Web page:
• Kitty Cash says:

      Thank you everyone, one all the helpfull infomation on the tens unit. I really don’t know what they are. But I will discuss this an option with my pain mgt doctor for home use. I have been in a severe 3 week flair and am at my witts end. I am desperate for some pain releif. First I have to get a new PCP to refer me to pain mgt. since I changed ins. MISTAKE. The new PCP does NOT beleve in FM! so I have to wait untill Monday to look for a new one. Does anyone know a good PCP that is good with FM patients in the Phoenix/Peoria or/Glendale/Sun City/ Arizona Area? Hoping for a Internal Medicine doctor . I have several medical problems. Thank you God bless and Gentle Hugs

  7. Diane T. Walker says:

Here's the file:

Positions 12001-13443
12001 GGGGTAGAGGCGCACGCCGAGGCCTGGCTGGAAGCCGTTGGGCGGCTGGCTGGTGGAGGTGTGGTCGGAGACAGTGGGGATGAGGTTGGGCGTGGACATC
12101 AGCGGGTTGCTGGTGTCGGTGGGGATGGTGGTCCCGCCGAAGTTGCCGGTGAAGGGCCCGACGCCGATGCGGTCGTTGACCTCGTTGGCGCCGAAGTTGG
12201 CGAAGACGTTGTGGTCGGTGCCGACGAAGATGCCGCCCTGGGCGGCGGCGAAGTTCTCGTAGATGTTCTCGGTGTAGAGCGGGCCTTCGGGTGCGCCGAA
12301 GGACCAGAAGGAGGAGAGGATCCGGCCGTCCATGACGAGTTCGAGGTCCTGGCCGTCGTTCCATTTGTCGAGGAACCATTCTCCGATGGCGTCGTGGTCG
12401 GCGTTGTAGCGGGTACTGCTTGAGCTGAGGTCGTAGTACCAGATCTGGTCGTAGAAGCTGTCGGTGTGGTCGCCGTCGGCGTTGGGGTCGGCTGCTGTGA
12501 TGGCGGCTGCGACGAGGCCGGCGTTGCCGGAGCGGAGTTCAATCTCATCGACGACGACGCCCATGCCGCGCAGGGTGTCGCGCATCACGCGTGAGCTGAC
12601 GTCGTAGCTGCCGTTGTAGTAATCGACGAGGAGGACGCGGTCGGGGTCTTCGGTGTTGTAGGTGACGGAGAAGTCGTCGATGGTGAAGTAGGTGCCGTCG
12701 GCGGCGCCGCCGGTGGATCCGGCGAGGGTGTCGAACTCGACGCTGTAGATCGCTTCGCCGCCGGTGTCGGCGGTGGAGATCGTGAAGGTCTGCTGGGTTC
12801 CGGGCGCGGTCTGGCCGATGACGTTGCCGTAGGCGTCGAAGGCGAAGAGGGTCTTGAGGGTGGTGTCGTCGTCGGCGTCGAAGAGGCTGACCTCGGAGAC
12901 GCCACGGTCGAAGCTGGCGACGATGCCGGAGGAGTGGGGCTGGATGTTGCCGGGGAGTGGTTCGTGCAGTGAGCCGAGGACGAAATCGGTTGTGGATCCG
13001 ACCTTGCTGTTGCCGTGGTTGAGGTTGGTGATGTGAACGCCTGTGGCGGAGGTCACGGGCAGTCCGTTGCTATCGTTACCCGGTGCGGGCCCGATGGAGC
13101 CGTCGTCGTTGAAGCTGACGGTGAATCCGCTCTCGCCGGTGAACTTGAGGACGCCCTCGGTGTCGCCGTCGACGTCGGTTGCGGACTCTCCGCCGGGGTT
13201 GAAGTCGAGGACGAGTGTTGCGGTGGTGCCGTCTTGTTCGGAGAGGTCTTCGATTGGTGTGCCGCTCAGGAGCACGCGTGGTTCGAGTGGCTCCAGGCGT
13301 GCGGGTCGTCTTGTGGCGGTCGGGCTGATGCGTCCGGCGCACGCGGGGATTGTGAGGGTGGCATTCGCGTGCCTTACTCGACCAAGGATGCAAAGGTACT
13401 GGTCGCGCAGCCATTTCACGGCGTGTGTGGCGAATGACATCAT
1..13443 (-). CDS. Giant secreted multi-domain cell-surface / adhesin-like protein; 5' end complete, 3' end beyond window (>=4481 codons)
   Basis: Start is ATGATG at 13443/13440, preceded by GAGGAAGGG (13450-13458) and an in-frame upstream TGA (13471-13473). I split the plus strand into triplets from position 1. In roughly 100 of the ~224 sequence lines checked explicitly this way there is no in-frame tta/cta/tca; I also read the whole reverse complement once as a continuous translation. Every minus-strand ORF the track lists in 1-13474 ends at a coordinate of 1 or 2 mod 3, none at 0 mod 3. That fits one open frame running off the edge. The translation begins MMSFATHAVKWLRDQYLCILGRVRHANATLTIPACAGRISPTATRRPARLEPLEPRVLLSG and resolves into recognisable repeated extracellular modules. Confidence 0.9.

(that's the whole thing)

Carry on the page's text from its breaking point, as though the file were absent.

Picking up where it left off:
Having lived with FMS and a plethora of associated things which may/may not accompany FMS since 1995, I can honestly say my TENS unit has tremendous value to my pain relief. Also, my treatment has included ultrasound treatment, followed by stretching (myfascial manipulation), TENS tx, ending with heated, moist packs. This initial treatment protocol was after several orthopaedic surgeries to help reduce my pain and enhance/improve my very limited mobility. The FMS developed AFTER the 3rd major surgery. Fortunately I have a wonderful rheumatologist and primary care physician. They DO work in concert to keep me moving and trying to stay focused on sleep, little fatigue and NO FOG………unfortunately, it never goes away, but DOES wax & wain. Never give up—keep working to find wonderful doctors (like I have had from the beginning) and therapies which work. Several years ago my Mother happened to find a Chinese Medicine Doctor who is a licensed acupuncturist. Encouraged by my family members to try it, I found it to be the most successful of ANY of my pain management techniques. Although my insurance would not pay for it, it WAS tax-deductible; therefore, it was well-worth the cost of having the treatments and my doctor had package plans for us. Even my grown children decided to send me gift certificates for those treatments. So trying other therapies beside medication alone is wise: ask your doctor for recommendations for massage therapists, acupuncturists, water exercise programs, etc., for you to try. Just keep going—-get your rest, eat healthy, small meals, work if you can, and keep seeking answers to help yourself.